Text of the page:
EUREKA -- Incident command hadn't posted an update on the Weasel Fire for over a week, but the fire is still active along the US/Canada border 14 miles NE of Eureka. The fire covers 2450 acres on the Montana side of the border, and 2694 acres in British Columbia, for a total of 5144 acres. Fire behavior is described as "minimal" as it continues to smolder and creep with some single tree torching.
GLACIER NATIONAL PARK -- A backdoor cold front Thursday brought a wind shift out of the northeast with cool and moist air slowing but not extinguishing activity on both the Quartz and North Camas Fires.

The Quartz Fire continued to show activity and perimeter growth along the southwest edge on Wednesday and Thursday. Group tree torching and intermittent uphill runs were visible as the fire continues to consume dead and down heavy fuels. The Quartz Fire is estimated to be 1981 acres as of Friday morning. A squad remains staged at the Quartz Lake Cabin reinforcing structure protection and patrolling the Quartz Fire throughout the weekend.

The North Camas Fire continues to put up intermittent smoke and slowly spread along a steep slope above Camas Creek. A portion of the fire has been visible from The Loop area of Going-to-the-Sun Road. The North Camas Fire is burning in very steep, inaccessible terrain and is estimated at 20 acres. The fire is not currently threatening any structures, park resources, nor the public.

The Flat Mineral Fire, located in the Flattop Mountain area above Mineral Creek in Glacier National Park showed activity Tuesday night with one isolated area of heat. It remains at 0.1 acre.

A new wildland fire was reported in the Coal Creek drainage in the southern section of Glacier National Park on Wednesday afternoon. Immediate suppression actions were taken on the Coal Creek Fire due to its proximity to the historic Coal Creek Patrol Cabin. A Forest Service helicopter assisted with water drops and Glacier National Park firefighters hiked in to suppress the fire on the ground. The fire was estimated at 1.25 acres. The Coal Creek Fire is 100% contained as of Thursday evening.
BOB MARSHALL WILDERNESS -- The George Lake Fire was detected on Tuesday, September 6th, 2022. It is burning on the bottom of the slope at the northeast end of George Lake. The fire is estimated at 527 acres as of this morning. The Spotted Bear Ranger District will continue to monitor the fire with reconnaissance and Infrared (IR) Mapping flights as resources allow. Due to the rocky terrain and lack of available fuels, no other actions are planned at this time.

The Ursus Fire is still listed at 1,824 acres. It was originally reported that the fire crossed the Continental Divide on the Helena-Lewis & Clark National Forest near Observation Pass, but a reconnaissance flight from the Rocky Mountain Ranger District on Wednesday determined there was no observable fire east of the divide. On Thursday, the fire reached the top of Ursus Hill and made uphill runs between Sugarloaf and Fiction Creeks. Spot fires have been observed in the Spring Creek drainage. The Ursus Fire has has reached the 2012 Elbow Pass burn scar which should act as a buffer to slow the spread of the fire to the east. New acreage will be updated as soon as it is available.

A cold front moved into the Bob Marshall Wilderness on Thursday, bringing higher relative humidity and cooler temperatures, with a good chance of rain at times through Saturday, 9/10/22. While not a season-ending event, it may help settle the five fires burning in the Bob.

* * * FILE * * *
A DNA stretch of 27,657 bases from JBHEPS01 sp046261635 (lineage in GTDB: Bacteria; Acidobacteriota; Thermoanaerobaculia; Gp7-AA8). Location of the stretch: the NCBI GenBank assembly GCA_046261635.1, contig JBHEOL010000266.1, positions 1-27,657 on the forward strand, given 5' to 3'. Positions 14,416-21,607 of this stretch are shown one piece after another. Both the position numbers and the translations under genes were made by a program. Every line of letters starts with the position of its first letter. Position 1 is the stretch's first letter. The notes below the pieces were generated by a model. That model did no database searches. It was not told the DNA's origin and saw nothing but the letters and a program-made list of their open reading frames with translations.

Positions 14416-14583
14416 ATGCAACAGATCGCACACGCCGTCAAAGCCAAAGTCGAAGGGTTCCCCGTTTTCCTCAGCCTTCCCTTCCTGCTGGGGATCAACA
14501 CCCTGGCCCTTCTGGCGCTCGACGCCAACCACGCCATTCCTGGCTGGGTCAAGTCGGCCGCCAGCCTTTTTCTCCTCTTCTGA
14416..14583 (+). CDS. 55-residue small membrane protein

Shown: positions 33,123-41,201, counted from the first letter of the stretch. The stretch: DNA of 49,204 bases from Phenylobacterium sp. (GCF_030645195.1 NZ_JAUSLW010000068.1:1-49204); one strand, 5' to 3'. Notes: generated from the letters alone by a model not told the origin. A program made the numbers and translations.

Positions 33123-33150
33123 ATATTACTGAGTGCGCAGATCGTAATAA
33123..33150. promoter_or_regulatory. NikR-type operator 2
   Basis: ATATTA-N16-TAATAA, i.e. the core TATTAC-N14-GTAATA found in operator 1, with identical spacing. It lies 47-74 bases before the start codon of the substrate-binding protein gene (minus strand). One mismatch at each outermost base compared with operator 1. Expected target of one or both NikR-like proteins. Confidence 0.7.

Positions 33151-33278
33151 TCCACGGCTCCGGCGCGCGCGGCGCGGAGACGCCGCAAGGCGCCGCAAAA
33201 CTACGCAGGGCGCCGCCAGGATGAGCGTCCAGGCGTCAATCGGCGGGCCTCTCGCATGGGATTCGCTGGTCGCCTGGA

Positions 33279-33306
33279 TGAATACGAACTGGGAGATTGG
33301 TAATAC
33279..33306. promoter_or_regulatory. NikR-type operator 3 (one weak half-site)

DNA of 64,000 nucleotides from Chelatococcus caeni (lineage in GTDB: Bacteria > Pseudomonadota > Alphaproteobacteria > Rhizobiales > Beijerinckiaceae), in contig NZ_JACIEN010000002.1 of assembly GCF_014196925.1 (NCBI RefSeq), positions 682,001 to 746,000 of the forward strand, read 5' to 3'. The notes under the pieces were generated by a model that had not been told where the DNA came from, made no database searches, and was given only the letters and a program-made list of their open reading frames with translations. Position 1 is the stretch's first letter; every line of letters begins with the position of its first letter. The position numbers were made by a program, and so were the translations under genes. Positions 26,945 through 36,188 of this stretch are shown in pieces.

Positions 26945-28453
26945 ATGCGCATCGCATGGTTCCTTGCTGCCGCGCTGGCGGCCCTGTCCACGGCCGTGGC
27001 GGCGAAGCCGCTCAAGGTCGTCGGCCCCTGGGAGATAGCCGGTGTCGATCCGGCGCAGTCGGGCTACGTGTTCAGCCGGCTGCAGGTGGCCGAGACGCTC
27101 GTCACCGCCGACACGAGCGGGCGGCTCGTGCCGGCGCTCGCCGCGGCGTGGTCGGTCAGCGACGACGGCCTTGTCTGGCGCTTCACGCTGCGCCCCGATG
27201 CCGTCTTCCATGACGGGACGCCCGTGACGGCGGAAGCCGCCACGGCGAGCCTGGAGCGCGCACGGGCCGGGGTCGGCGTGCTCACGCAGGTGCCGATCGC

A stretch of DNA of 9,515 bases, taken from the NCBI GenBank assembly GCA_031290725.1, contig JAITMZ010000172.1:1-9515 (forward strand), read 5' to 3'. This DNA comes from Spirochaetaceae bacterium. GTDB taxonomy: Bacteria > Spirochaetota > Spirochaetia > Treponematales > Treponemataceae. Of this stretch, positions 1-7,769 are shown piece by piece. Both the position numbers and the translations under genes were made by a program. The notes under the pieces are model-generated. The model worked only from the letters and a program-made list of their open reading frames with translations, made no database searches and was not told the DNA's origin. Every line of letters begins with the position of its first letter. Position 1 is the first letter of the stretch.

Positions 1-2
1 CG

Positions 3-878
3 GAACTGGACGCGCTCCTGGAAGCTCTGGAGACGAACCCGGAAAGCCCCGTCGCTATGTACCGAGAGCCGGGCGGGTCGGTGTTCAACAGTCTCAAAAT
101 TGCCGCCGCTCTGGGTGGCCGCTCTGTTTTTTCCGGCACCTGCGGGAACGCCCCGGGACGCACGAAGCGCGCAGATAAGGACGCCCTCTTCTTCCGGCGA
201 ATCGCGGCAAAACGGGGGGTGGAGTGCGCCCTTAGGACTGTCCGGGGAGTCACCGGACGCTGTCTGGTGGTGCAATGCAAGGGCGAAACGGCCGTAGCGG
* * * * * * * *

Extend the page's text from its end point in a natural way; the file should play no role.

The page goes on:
The 1872-acre Cannon Fire, which is located 15 miles northeast of Condon continues to burn on the south facing side of the slope and has spotted over the ridge into the sub drainage that separates Cannon and Gorge Creeks.The fire is most active along the western flank near the bowls below Swan Mountain. There is a significant fire history in the surrounding area that will affect fire spread.

The Highrock Fire is burning on the south facing slope near the top of the ridge that divides Highrock Creek from Little Salmon Creek. The small fire has been quiet.

The Dean Creek Fire, 30 miles east of Swan Lake, has been holding at 483 acres since Wednesday morning.
MARION -- The lightning-caused Lemonade Fire has grown to 645 acres on the Flathead National Forest, 21 miles west of Kalispell. As of Friday morning, ncident command reports 15% containment, with extensive use of heavy equipment backed up by hand crews. A secondary cold front pushing through the area has lowered temperatures, moderating fire behavior. In addition, the northeast to east wind shift today will help push the fire back into itself on the northwest side. However, the southwest perimeter is of some concern with the wind direction change and the heavy fuels there.

From the southeast corner moving north, crews continue to put in fireline with heavy equipment, and hand crews are putting in hoses to use water for mopping up the fire's edge.

Yesterday the equipment line was constructed off the ridge on the northeast side to get around several spot fires. A helicopter dropped water to cool these spots. On the north, a type 2 initial attack crew is looking for opportunities to fight the fire directly. Equipment operators will work to get a line around the northern point.

Equipment operators are putting in a machine line on the west perimeter. Another type 2 initial attack crew is working in a plantation on the northwest side, laying hoses to use water to back up the machine line.

On the southwest perimeter, equipment operators are using feller bunchers to construct machine lines. Crews will grid for and extinguish hot spots on the south. Additionally, a felling module will address hazard trees so hand crews and engines can work safely.